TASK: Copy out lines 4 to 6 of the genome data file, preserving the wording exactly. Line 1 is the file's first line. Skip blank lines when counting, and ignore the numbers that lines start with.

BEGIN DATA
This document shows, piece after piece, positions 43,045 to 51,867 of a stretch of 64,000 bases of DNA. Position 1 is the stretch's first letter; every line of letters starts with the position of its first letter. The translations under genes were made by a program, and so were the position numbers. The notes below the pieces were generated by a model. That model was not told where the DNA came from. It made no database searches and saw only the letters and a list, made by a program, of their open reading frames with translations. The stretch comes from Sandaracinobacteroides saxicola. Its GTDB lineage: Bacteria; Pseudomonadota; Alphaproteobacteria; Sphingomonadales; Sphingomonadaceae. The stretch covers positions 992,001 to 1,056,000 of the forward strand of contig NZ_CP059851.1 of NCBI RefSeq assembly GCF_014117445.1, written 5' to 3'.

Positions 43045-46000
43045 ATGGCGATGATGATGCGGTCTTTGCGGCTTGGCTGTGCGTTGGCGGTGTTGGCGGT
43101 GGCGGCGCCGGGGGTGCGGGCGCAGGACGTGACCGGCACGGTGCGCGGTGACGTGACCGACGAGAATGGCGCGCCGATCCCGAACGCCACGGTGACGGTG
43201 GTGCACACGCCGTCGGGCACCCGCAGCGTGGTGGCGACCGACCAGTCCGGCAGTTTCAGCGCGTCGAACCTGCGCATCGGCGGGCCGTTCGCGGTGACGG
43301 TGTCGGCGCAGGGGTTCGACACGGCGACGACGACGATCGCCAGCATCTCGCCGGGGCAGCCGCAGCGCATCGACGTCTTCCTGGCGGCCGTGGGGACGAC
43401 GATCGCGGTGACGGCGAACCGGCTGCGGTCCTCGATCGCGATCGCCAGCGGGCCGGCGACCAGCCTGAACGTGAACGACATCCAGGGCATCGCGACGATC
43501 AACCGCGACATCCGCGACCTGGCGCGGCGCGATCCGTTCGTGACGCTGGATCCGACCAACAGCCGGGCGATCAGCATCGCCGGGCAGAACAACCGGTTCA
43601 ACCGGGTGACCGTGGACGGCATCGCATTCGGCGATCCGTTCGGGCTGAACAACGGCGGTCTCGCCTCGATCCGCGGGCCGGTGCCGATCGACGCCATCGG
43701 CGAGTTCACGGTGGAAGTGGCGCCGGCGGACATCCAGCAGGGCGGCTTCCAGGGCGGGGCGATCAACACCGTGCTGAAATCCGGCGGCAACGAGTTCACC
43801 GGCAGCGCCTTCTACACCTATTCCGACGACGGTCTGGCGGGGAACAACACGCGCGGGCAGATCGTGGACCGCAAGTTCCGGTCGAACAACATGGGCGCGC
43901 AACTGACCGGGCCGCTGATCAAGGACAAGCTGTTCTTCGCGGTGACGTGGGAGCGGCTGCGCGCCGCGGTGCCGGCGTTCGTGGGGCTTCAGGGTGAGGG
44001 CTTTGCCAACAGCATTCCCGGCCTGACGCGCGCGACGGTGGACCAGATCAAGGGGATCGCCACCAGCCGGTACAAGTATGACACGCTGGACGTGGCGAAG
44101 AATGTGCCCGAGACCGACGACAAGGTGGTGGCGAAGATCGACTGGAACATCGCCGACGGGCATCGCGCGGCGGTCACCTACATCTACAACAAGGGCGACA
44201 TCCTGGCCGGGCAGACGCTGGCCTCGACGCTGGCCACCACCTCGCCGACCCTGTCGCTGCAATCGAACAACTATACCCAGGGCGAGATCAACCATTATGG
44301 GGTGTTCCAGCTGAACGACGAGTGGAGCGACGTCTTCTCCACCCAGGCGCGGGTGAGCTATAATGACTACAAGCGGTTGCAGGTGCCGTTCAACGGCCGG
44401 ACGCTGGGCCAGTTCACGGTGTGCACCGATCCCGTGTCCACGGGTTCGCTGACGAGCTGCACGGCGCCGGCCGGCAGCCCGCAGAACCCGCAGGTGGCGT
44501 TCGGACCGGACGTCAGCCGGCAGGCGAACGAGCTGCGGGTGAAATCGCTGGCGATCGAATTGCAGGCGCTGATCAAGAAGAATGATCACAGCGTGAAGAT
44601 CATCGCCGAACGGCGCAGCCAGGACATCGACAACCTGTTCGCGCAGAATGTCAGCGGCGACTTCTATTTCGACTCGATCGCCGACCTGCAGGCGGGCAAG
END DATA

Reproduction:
43101 GGCGGCGCCGGGGGTGCGGGCGCAGGACGTGACCGGCACGGTGCGCGGTGACGTGACCGACGAGAATGGCGCGCCGATCCCGAACGCCACGGTGACGGTG
43201 GTGCACACGCCGTCGGGCACCCGCAGCGTGGTGGCGACCGACCAGTCCGGCAGTTTCAGCGCGTCGAACCTGCGCATCGGCGGGCCGTTCGCGGTGACGG
43301 TGTCGGCGCAGGGGTTCGACACGGCGACGACGACGATCGCCAGCATCTCGCCGGGGCAGCCGCAGCGCATCGACGTCTTCCTGGCGGCCGTGGGGACGAC